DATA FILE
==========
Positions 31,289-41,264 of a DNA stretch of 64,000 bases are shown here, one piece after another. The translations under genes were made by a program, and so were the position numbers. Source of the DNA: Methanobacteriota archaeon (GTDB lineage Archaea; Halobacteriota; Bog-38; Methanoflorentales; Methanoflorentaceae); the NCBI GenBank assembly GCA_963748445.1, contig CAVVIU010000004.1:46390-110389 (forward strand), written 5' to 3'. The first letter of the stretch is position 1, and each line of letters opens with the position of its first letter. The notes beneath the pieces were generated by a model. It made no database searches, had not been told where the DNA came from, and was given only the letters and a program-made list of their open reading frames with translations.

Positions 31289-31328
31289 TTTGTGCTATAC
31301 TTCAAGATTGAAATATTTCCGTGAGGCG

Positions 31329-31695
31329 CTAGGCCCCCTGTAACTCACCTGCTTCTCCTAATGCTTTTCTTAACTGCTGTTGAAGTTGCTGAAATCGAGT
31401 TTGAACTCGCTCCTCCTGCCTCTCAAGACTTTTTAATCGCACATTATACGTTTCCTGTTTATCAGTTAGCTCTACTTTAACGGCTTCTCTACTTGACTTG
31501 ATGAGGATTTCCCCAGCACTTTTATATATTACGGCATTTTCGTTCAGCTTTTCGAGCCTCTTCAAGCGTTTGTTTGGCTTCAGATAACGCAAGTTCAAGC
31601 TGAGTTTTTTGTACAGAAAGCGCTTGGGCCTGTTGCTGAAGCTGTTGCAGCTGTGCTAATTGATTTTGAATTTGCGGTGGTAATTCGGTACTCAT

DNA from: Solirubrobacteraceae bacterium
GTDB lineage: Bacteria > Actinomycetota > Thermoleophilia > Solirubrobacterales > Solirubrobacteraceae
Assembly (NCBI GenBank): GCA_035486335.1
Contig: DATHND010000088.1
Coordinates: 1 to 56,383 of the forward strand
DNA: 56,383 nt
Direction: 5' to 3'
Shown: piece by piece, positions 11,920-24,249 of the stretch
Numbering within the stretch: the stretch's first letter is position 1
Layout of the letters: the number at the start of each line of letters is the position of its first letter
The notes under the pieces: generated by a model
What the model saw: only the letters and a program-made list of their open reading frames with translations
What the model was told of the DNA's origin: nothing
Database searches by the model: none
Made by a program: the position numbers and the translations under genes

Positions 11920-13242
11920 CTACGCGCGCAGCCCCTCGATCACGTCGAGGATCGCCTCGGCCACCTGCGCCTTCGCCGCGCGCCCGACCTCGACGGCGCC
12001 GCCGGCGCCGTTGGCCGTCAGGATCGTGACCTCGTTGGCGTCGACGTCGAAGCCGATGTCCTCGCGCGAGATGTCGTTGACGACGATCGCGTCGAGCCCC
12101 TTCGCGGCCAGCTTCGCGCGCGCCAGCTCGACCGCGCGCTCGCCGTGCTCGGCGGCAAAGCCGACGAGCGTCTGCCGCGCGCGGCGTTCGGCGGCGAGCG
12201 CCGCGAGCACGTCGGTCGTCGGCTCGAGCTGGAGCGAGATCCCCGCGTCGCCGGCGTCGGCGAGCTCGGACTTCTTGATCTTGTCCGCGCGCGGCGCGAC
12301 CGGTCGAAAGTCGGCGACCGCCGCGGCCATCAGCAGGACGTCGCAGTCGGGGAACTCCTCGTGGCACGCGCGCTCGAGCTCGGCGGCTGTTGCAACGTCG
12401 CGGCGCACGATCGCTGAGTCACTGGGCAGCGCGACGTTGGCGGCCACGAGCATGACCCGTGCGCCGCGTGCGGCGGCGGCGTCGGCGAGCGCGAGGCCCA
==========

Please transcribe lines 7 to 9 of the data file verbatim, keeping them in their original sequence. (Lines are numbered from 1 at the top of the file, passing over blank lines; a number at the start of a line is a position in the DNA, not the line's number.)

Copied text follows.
31401 TTGAACTCGCTCCTCCTGCCTCTCAAGACTTTTTAATCGCACATTATACGTTTCCTGTTTATCAGTTAGCTCTACTTTAACGGCTTCTCTACTTGACTTG
31501 ATGAGGATTTCCCCAGCACTTTTATATATTACGGCATTTTCGTTCAGCTTTTCGAGCCTCTTCAAGCGTTTGTTTGGCTTCAGATAACGCAAGTTCAAGC
31601 TGAGTTTTTTGTACAGAAAGCGCTTGGGCCTGTTGCTGAAGCTGTTGCAGCTGTGCTAATTGATTTTGAATTTGCGGTGGTAATTCGGTACTCAT